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The Latest in Airline Surcharges: The Sit-Next-to-Your-Kid Fee — Dollars and Sense

American Airlines
Kenkeener1621, Flickr

When it comes to dealing with most airlines, a person can expect to deal with any number of extra charges ranging from those pesky baggage fees to premium-seat fees to food and beverage fees, right down to the latest inconvenience brought down by these sadistic ingrates: the sit-with-your-kid fee.

One recent story of a family incurring just such a fee caught our eyes:

In March, John Parish booked an American Airlines flight so that his family could travel to Disney World to celebrate his 5-year-old daughter’s birthday. When he made the reservation, he was able to secure three side-by-side seats from Dallas to Orlando, Florida. But in July, the airline altered the schedule of the return flight, switched to a bigger plane and refused to permit the Parish family to sit together. The Parishes’ daughter was relocated rows away from the rest of the family on the opposite side of the plane.

A customer service agent for American told them the only way to get three seats together was to pay an additional $60 to cover what they now considered premium seating.

“What bothers me about this situation is that they are trying to charge me for something I already had paid for because they changed flight schedules,” said Mr. Parrish. “It’s not fair when it is literally their fault because they are changing their schedule, but they put the onus of the cost and change on the consumer.”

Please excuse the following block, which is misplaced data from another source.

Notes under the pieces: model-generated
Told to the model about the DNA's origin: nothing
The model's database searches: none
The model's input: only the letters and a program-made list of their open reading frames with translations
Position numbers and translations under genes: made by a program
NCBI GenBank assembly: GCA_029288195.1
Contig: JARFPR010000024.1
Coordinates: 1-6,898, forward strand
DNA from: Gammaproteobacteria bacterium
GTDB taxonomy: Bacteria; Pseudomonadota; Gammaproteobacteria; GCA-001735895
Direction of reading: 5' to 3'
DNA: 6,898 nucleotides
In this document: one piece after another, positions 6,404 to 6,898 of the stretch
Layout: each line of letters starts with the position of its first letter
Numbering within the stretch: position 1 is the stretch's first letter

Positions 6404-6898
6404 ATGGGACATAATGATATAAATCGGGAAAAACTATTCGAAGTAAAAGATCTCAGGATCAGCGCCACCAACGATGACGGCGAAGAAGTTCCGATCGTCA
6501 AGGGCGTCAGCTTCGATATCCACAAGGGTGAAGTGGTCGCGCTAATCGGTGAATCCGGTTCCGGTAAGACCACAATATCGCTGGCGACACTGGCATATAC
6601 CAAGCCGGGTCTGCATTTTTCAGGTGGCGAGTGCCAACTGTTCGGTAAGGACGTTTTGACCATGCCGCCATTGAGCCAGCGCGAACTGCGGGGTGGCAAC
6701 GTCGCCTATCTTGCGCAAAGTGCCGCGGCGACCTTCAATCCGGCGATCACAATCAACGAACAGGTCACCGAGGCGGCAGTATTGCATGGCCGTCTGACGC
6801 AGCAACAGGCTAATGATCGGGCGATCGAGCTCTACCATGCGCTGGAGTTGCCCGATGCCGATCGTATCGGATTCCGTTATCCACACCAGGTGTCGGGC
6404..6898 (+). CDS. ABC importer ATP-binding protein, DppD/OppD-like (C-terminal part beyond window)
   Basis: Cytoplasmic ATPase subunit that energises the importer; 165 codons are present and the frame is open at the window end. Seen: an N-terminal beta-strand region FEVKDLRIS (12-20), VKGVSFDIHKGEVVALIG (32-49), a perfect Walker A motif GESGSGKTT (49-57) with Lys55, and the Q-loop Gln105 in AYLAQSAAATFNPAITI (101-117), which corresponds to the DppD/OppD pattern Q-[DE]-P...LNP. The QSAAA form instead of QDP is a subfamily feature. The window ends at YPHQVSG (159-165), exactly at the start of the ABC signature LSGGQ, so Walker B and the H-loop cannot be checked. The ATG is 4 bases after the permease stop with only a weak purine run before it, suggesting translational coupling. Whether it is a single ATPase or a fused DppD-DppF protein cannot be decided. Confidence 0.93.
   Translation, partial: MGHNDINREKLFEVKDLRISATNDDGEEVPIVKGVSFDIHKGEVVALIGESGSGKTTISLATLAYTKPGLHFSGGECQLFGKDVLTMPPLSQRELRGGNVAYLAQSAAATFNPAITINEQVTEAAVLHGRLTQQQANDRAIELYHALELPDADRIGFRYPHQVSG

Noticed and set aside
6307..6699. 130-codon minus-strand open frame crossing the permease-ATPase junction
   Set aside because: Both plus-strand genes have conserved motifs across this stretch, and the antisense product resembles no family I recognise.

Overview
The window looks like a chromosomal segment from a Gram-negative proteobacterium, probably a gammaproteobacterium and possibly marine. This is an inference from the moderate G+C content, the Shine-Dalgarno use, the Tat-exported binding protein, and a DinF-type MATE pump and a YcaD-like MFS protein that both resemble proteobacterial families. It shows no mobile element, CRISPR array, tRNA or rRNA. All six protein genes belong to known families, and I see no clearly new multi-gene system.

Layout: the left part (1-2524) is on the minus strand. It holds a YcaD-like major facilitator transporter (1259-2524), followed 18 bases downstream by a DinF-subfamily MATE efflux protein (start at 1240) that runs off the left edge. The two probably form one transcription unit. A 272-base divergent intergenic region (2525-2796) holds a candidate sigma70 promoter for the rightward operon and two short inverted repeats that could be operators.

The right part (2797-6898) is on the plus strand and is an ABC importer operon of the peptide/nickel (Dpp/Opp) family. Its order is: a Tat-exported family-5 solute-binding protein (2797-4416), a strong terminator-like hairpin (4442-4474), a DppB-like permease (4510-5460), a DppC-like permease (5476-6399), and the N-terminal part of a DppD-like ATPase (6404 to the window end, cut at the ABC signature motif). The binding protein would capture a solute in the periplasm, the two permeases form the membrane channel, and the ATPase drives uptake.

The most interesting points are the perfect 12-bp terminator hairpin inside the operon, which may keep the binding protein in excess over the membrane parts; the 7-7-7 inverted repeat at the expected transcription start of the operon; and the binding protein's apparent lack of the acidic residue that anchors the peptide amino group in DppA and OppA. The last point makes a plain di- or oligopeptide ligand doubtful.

American Airlines spokesperson Mary Frances Fagan says that while they are “sorry that the Parrish family encountered difficulties,” an aircraft change can often modify seating arrangements. She added that those families who get separated on flights should locate gate agents and flight attendants, who “work closely with passengers who want—or need—to fit together.”

Travel experts say situations such as this are a growing problem with many airlines, but that usually flight attendants will do their best to ensure children are not made to fly alone. They also say that refusing to pay the extra fee to have a seat next to your child is the only way to fight the issue.

As for John Parrish, he doesn’t intend to pay the additional $60. Instead he plans to trade seats with his daughter so that she can fly home next to her mother.

[NBC News]

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